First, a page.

12. #12
    Tigergirl1980 Guest

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    Yup I've heard that you shouldn't use it because of the cancer risk. Our birth class midwife also told us that too. She said if you want to use talcum poweder to use the curash one because it has different stuff in it, or you can just use a shaker with cornflour in it.

  13. #13

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    Yep heard this also and also the probs of inhaling as well. I dont use it at all.

    Jo

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    The other thing I have heard (I am not sure of its accuracy) is that use of talc can increase the occurance of "labia fusion".....

    We haven't ever used talc on either Cahrlie or Olivia, because of the potential risks........its a shame really, cos I love the smell of J&J!!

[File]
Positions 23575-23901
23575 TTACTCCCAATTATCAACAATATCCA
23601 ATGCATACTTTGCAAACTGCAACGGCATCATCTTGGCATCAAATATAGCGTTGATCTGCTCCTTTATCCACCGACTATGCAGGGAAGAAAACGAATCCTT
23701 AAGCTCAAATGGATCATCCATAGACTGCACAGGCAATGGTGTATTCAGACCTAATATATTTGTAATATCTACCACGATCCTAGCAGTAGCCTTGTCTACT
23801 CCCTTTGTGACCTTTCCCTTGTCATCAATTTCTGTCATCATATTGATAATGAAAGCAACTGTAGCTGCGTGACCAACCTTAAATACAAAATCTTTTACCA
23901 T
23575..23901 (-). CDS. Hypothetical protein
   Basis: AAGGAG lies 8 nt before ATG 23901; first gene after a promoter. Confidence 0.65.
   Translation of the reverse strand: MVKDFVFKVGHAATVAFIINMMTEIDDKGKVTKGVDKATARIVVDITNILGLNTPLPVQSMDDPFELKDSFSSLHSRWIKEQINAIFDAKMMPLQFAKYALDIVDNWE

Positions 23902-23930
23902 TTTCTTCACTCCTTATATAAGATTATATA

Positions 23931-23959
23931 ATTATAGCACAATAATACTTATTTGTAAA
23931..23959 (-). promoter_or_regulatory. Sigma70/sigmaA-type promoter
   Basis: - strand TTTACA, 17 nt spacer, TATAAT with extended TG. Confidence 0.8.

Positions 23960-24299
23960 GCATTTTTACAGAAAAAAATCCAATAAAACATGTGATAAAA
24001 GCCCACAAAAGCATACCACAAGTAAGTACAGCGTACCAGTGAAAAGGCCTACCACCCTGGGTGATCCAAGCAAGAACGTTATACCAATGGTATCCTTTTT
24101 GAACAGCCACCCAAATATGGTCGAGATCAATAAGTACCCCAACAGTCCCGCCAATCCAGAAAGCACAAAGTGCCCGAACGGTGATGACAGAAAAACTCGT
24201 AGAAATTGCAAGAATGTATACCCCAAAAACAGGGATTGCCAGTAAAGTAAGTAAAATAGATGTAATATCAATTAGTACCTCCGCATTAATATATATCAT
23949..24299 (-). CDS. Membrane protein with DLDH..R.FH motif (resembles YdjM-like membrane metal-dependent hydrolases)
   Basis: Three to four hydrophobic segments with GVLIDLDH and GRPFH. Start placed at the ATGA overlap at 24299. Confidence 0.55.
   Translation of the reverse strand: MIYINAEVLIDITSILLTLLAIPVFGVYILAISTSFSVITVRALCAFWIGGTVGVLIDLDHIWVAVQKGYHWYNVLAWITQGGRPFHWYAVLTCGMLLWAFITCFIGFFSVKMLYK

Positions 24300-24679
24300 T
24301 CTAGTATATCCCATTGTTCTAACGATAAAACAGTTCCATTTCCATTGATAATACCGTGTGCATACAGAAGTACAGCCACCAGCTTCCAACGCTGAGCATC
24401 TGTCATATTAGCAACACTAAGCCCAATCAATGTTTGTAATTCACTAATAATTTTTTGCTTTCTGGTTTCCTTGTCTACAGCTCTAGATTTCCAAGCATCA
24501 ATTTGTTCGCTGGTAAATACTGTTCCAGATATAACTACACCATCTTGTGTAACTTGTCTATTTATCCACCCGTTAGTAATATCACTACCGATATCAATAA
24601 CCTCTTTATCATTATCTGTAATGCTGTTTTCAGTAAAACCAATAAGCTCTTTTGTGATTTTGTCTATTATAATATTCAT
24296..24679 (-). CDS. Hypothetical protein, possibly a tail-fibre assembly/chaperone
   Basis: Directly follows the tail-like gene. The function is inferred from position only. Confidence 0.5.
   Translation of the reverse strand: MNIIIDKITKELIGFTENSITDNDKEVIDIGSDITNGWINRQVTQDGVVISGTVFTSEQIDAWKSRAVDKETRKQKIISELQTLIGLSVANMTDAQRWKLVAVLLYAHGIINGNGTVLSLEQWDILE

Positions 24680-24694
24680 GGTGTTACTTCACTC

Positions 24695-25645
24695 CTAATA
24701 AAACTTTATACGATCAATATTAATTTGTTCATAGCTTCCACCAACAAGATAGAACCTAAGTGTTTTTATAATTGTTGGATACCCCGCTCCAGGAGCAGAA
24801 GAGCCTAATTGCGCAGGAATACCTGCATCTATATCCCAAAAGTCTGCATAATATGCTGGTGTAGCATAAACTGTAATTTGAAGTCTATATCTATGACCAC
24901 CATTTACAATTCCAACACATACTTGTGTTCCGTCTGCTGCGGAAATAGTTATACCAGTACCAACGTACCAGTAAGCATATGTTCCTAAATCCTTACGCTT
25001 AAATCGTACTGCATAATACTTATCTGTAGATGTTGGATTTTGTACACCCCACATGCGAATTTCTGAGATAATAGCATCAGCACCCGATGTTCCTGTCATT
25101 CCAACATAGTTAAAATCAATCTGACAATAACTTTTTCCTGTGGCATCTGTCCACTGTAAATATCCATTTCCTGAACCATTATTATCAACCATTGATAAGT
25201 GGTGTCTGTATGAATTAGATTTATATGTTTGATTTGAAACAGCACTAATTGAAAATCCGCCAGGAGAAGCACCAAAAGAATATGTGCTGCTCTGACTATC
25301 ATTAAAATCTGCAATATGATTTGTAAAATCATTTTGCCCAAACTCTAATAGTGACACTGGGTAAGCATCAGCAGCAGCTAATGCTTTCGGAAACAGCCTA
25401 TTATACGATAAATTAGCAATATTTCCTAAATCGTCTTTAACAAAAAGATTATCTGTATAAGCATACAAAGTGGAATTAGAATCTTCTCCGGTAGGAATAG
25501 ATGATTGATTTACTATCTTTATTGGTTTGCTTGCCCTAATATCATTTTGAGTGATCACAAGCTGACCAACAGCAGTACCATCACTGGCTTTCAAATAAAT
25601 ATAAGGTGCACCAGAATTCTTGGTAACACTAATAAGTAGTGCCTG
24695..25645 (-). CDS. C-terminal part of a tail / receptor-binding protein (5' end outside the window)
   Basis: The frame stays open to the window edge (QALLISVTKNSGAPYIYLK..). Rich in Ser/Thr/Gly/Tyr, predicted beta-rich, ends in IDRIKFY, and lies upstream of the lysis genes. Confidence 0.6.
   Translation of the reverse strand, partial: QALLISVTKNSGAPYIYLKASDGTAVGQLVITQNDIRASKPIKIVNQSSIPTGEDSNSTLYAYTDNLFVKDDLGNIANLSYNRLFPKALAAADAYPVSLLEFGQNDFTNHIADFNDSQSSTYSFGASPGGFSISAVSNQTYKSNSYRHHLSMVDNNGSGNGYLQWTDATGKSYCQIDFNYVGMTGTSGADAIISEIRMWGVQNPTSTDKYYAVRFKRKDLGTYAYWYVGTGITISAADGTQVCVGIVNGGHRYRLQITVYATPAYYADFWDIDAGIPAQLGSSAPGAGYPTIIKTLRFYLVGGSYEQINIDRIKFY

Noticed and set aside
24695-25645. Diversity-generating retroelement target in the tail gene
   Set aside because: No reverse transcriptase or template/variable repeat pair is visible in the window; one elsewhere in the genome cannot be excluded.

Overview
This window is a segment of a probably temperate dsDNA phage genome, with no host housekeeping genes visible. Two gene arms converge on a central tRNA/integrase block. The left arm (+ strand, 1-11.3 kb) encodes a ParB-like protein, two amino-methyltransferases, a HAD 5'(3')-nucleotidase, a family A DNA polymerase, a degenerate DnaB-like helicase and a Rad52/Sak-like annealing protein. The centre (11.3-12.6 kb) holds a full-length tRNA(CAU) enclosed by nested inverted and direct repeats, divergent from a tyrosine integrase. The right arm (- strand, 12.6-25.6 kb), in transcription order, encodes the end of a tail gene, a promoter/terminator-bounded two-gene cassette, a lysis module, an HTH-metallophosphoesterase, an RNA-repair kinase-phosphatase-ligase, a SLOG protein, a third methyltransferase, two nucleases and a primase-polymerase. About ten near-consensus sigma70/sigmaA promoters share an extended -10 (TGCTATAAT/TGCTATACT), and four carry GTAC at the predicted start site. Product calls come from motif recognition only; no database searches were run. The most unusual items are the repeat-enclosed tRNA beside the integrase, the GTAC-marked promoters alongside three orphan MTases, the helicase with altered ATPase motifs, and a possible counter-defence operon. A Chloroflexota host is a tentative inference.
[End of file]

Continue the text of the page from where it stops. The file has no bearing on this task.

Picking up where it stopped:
15. #15

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    I have heard about the respitory problems that talc can cause. We stopped using it on Kaitlyn when she was a month or so old as it can apparently irratate dematitis which she had.

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    This is definately an interesting thread. I was using it on Emerson but because of his nappy rash I stopped. I think I'll just revert to using it on his chest so he smells yummy!

  17. #17
    Tigergirl1980 Guest

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    Zinc oxide is natural and it occurs in nature as the mineral zincite. It's also known as zinc white and calamine. I guess that's where calamine lotion comes from

  18. #18

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    oh my god!!i have never heard of this!!!am so glad that i read this thread!!my DH and i are in absolute shock at the damage such a common baby product can cause!!!we don't use it, but we have an unopened bottle which we probably would have used otherwise..we also have curash powder(which we also haven't used) but am not sure of the difference..
    we use the curash cream..it is great and if owen's bottom is a bit red we just put the cream on and by the next nappy change he's fine again..will stick to that i think!!